It can be hard to tell folks who aren’t familiar with computer science or the tech industry what I do. The problem sets I had in college aren’t a good reflection of what I do either, so my fellow classmates who took 1 or 2 computer science courses probably won’t have a good idea of what a paid developer does. Here’s generally what I do:
1. I translate product requirements into code
This is the funnest part of development. You are getting paid to solve problems, and in solving those problems you are creating business value to your employer. Depending on the team and the scope of the project, you may be given feature specs by a project manager, or you may be part of writing those feature specs. You may also be part of the planning process where problems/features are articulated and you help turn them into requirements for a solution. This not only involves exercising your craft as a developer, but your ability to understand and communicate on a high level to your team and your product owner. Sometimes it also involves communicating how much time it will take to get something done, which leads me to…
2. I estimate how much time a project/feature/task will take
A tech lead may assign certain tasks an estimated time of completion, or you may be in charge of understanding how long something will take you. At any rate, if you’re getting paid to code you will undoubtedly hear the question “how long will this take?”. You will hear it from your product manager, an account manager who wants that feature for their client, the sales team, the design team, etc. I consider this a learned skill akin to an art form. You will need to have knowledge of your code base, the various stakeholders, and other members of your team. You’ll need to understand how long writing the new feature, debugging, and testing will take you. And you’ll need to understand how to communicate your progress to the various stakeholders. For example, if you’ve been assigned a task where you’re fixing a bug affecting a large account for your startup, you probably have an account manager who wants it fixed ASAP and doesn’t fully understand where this task fits in on your priority list or how long it will take you. You may not understand how long it will take you either, since it was a regression that was introduced to the code base and you may or may be not familiar with that part of the code base. Continuous communication with all stakeholders is key.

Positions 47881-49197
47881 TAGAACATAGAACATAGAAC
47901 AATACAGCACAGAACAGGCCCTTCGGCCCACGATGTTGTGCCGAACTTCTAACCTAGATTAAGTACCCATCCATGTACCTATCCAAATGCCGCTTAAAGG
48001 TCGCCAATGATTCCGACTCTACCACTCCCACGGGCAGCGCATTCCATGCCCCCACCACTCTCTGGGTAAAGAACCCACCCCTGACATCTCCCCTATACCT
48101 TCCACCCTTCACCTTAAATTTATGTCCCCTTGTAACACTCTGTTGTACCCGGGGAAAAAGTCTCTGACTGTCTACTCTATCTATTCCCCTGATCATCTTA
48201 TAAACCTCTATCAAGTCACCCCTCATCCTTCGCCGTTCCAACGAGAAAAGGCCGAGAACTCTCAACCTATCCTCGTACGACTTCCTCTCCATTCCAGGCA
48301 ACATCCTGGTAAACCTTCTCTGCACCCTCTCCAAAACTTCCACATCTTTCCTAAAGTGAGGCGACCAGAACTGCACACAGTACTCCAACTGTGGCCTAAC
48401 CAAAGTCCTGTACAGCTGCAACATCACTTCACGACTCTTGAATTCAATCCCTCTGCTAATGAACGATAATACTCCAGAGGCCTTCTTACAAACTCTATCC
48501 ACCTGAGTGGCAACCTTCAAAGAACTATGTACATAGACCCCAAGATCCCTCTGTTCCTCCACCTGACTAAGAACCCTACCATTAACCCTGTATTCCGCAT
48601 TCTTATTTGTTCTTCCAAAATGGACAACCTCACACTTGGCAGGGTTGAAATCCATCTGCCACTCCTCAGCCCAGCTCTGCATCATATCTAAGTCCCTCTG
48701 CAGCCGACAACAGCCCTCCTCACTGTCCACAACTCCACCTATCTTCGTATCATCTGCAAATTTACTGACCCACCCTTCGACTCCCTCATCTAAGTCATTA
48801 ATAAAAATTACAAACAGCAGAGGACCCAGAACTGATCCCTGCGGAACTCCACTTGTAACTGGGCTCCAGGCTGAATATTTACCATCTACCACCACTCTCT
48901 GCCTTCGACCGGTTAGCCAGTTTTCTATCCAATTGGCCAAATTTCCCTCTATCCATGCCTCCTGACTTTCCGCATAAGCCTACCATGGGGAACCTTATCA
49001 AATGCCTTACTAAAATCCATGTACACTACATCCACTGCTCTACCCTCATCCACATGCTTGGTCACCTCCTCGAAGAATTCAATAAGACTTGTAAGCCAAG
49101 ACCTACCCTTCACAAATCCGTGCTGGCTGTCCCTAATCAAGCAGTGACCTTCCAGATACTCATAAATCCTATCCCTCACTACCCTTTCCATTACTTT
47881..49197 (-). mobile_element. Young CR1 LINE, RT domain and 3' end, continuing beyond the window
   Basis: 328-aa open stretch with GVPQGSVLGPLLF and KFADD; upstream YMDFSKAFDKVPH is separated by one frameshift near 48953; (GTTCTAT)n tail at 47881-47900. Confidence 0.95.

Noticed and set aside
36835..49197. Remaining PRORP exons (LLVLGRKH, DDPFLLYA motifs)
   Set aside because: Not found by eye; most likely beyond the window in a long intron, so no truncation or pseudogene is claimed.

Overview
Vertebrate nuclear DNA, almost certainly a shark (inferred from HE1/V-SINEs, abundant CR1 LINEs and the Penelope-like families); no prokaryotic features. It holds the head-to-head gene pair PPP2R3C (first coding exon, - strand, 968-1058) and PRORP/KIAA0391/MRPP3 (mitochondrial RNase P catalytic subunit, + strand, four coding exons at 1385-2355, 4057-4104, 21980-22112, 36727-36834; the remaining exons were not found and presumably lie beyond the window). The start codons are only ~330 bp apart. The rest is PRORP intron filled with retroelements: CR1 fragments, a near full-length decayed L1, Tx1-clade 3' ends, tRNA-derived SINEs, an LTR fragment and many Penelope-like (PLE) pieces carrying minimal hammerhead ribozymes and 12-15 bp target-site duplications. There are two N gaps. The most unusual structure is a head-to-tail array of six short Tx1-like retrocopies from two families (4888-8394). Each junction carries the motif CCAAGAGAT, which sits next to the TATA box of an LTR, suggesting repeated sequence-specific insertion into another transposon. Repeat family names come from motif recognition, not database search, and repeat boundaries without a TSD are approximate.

3. I write tests
“Always code as if the guy who ends up maintaining your code will be a violent psychopath who knows where you live.” - Martin Golding
“If you don’t like testing your product, most likely your customers won’t like to test it either.” - Anonymous
Any tech team worth their salt will emphasize writing tests as part of writing a successful feature. Some might have their own QA team that writes tests for them. Some might assume you have written tests for your feature. Testing is at the core of developing software people want to use and buy.
Some tech teams will even follow Test Driven Development (TDD). Using TDD, you will write tests for functionality that doesn’t exist, watch them fail, implement the functionality, and eventually watch them pass. I’m not confident you will find this in academia.
4. I find/resolve bugs
Sometimes you will feel like you are constantly finding, fixing, and talking about bugs in your code base. You will hear your manager talk about the technical debt your org has. This is a fact of life when getting paid to code. However, you do not need to be drowning in tech debt every day (that is what those tests were hopefully for!).
5. I catch up on email/task threads/go to meetings
If you work for an entity who employs you, chances are you are going to have to more spend time than you want engaged in these three activities. As a member of the beaurocracy, I too spend time in these activities.